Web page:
After a score of vain efforts, the negro, throwing himself on his back, went in with a high wave, and, on touching the sand, turned, dug all his ten claws into it, clenched his teeth, and scrambled like a cat at a wall: having more power in his toes than the Europeans, and luckily getting one hand on a firm stone, his prodigious strength just enabled him to stick fast while the wave went back; and then, seizing the moment, he tore himself ashore, but bleeding and bruised all over, and with a tooth actually broken by clenching in the convulsive struggle.

He found some natives dancing about in violent agitation with a rope, but afraid to go in and help him; and no wonder, not being sea-gulls. By the light of their lanterns he saw Fullalove washing in and out like a log. He seized one end of the rope, dashed in and grabbed his friend, and they were hauled ashore together, both breathless, and Fullalove speechless.

The negro looked round for the sailor, but could not see him. Soon, however, there was a cry from some more natives about fifty yards off, and lanterns held up; away he dashed with the rope, just in time to see Jack make a last gallant attempt to land. It ended in his being flung up like a straw into the air on the very crest of a wave fifteen feet high, and out to sea with his arms whirling, and a death shriek which was echoed by every woman within hearing.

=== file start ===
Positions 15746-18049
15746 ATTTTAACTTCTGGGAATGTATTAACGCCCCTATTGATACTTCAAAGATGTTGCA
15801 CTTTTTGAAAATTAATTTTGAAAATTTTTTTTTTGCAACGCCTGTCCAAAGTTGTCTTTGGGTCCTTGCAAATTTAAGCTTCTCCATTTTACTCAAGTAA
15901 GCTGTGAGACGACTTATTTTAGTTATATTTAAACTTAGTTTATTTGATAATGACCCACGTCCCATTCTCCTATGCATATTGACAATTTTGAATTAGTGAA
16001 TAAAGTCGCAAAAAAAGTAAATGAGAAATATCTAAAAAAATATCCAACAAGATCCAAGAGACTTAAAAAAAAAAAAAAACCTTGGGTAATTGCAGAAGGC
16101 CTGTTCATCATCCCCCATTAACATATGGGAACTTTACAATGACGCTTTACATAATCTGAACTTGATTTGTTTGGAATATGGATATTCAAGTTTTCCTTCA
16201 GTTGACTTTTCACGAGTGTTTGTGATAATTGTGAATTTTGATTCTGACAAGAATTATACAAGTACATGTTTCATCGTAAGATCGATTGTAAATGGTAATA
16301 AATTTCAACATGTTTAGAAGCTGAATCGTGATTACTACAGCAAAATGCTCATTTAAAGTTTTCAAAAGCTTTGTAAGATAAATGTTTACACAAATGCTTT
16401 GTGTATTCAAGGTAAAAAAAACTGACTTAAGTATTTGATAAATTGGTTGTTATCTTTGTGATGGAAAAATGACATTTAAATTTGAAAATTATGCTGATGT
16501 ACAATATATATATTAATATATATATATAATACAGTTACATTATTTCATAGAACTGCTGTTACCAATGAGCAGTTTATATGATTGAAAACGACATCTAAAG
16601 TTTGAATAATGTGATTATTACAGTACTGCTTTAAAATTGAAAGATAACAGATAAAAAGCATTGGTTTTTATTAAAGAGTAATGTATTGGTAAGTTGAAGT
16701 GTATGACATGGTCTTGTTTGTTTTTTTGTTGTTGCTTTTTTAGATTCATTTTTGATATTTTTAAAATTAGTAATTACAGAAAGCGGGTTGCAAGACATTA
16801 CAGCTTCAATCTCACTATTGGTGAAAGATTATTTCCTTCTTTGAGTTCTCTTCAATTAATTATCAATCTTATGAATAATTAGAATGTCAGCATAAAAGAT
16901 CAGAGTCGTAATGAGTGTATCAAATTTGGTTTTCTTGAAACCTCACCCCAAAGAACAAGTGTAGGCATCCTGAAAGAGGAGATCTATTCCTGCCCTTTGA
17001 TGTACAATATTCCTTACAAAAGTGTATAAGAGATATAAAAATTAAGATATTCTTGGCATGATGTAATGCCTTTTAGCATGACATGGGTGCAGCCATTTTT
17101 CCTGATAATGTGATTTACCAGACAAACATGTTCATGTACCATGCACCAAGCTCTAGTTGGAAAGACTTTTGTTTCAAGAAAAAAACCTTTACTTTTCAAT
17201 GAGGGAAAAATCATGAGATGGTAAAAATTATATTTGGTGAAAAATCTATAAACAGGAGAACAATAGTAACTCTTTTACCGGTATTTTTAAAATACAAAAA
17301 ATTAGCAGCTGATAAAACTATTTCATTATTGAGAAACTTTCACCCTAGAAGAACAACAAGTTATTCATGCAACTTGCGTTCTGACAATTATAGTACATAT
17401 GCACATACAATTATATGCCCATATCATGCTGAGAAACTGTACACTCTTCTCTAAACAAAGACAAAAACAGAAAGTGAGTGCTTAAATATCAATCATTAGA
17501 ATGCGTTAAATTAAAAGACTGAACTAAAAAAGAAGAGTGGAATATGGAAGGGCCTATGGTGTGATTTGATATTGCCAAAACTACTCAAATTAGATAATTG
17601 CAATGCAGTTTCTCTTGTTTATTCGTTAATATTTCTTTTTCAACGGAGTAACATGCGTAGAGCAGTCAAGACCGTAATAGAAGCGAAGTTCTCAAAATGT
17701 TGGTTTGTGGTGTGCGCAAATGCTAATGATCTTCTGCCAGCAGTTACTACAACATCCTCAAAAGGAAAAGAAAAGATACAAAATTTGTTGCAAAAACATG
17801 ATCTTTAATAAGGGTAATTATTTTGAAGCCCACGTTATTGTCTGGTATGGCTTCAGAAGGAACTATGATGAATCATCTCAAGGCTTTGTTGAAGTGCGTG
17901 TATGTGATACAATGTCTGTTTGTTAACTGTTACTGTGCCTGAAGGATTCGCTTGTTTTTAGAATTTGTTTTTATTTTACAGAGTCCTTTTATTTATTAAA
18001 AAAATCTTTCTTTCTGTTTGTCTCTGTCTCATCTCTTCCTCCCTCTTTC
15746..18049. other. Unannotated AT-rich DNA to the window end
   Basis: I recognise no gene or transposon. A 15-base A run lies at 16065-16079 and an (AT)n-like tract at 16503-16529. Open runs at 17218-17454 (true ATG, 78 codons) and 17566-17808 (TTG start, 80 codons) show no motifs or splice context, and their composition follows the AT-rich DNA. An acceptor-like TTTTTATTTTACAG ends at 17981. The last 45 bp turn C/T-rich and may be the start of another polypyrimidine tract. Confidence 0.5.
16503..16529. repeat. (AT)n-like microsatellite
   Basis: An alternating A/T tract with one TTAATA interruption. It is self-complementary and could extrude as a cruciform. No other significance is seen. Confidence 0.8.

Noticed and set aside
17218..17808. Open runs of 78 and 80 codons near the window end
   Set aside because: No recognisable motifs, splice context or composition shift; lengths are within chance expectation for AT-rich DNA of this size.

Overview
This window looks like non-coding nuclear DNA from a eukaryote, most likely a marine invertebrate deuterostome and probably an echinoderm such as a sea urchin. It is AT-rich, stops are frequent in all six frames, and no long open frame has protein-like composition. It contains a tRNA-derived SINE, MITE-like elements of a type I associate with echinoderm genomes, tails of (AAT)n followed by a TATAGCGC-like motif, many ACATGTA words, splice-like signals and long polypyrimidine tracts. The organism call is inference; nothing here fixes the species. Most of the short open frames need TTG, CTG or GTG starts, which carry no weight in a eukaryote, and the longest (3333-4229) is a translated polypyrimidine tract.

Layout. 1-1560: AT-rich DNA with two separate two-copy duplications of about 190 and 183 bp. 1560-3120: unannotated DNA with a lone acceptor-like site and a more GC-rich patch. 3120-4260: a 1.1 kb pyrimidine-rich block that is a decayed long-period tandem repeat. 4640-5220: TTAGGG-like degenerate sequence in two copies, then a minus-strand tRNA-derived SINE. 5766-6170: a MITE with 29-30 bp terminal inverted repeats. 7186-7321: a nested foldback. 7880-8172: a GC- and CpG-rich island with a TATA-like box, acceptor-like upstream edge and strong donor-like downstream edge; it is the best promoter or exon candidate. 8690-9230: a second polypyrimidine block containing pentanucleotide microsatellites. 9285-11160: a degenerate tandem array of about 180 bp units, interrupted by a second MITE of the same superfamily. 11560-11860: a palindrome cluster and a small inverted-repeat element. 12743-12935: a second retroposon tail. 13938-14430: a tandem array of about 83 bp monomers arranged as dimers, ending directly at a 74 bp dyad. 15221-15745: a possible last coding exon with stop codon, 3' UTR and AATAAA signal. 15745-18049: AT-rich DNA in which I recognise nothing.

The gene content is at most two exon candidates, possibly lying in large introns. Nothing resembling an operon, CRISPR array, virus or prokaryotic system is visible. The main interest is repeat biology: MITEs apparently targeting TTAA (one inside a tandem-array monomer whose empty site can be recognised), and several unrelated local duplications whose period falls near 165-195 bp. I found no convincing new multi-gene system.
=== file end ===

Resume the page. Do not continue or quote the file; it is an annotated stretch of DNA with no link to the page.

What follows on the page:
In dashed Vespasian with the rope, and gripped the drowning man's long hair with his teeth: then jerked the rope, and they were both pulled ashore with infinite difficulty. The good-natured Frenchmen gave them all three lots of vivats and brandy and pats on the back: and carried the line for them to a flag-staff on the rocks nearer the stern of the ship.


The ship began to show the first signs of breaking up: hammered to death by the sea, she discharged the oakum from her opening seams, and her decks began to gape and grin fore and aft. Corpses of drunken sailors drowned between decks now floated up amidships, and washed and rolled about among the survivors' feet. These, seeing no hope, went about making up all quarrels, and shaking hands in token of a Christian end. One or two came to Dodd with their hands out.